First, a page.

2014-10-05 23:06:24 UTC
'Veni, vidi, vici'? I can find two accounts, both written a century and a
half after the event. Plutarch says only that the words have the same
pattern of endings; you would have expected him to say also that they began
with the same letter:
Καὶ τῆς μάχης ταύτης τὴν ὀξύτητα καὶ τὸ τάχος ἀναγγέλλων εἰς Ῥώμην πρός
τινα τῶν φίλων Μάτιον ἔγραψε τρεῖς λέξεις· „ἦλθον, εἶδον, ἐνίκησα“.
Ῥωμαϊστὶ δ’ αἱ λέξεις, εἰς ὅμοιον ἀπολήγουσαι σχῆμα ῥήματος, οὐκ ἀπίθανον
τὴν βραχυλογίαν ἔχουσιν.
In announcing the swiftness and fierceness of this battle to one of his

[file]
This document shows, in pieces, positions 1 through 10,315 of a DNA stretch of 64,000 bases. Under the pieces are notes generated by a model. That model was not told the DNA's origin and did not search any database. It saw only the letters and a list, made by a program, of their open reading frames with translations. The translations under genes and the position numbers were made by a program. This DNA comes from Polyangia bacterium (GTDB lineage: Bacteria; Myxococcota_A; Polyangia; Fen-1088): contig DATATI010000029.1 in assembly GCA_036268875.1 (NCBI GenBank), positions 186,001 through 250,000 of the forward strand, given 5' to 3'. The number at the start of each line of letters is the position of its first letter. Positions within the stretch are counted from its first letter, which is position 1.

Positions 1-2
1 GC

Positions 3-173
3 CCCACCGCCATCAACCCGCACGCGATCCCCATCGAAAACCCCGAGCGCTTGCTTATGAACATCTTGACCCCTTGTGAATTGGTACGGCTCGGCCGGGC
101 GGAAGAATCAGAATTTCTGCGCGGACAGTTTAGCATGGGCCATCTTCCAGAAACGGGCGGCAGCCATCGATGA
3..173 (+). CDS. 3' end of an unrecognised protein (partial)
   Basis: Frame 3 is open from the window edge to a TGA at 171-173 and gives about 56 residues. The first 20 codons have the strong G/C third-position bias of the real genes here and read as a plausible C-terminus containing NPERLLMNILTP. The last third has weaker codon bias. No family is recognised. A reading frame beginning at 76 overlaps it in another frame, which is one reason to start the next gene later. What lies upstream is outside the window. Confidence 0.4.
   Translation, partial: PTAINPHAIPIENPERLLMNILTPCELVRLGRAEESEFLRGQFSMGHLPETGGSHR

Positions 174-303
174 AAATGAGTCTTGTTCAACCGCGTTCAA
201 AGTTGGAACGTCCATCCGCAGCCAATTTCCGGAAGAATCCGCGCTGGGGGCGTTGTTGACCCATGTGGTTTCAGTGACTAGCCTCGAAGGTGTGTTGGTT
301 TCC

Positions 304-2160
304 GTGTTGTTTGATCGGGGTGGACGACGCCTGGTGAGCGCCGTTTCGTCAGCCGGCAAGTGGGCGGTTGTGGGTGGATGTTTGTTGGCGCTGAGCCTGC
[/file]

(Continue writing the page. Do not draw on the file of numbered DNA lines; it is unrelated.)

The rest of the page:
friends at Rome, Amantius, Caesar wrote three words: "Came, saw,
conquered." In Latin, however, the words have the same inflectional ending,
and so a brevity which is most impressive.
--- Julius Caesar, 50
Suetonius mentions the actual words, but says they were on a placard:
Pontico triumpho inter pompae fercula trium uerborum praetulit titulum veni
· vidi · vici non acta belli significantem sicut ceteris, sed celeriter
Amongst the pageantry of the Pontic triumph, a tablet with this inscription
was carried before him: I CAME, I SAW, I CONQUERED; not signifying, as
other mottos on the like occasion, what was done, so much as the dispatch
with which it was done.
--- Suetonius, Julius Caesar, 37
Assuming that Plutarch's account is to be taken literally, what might
Caesar have said other than 'Veni, vidi, vici'? These famous words are so
ingrained in memory that it is hard to think of others that would be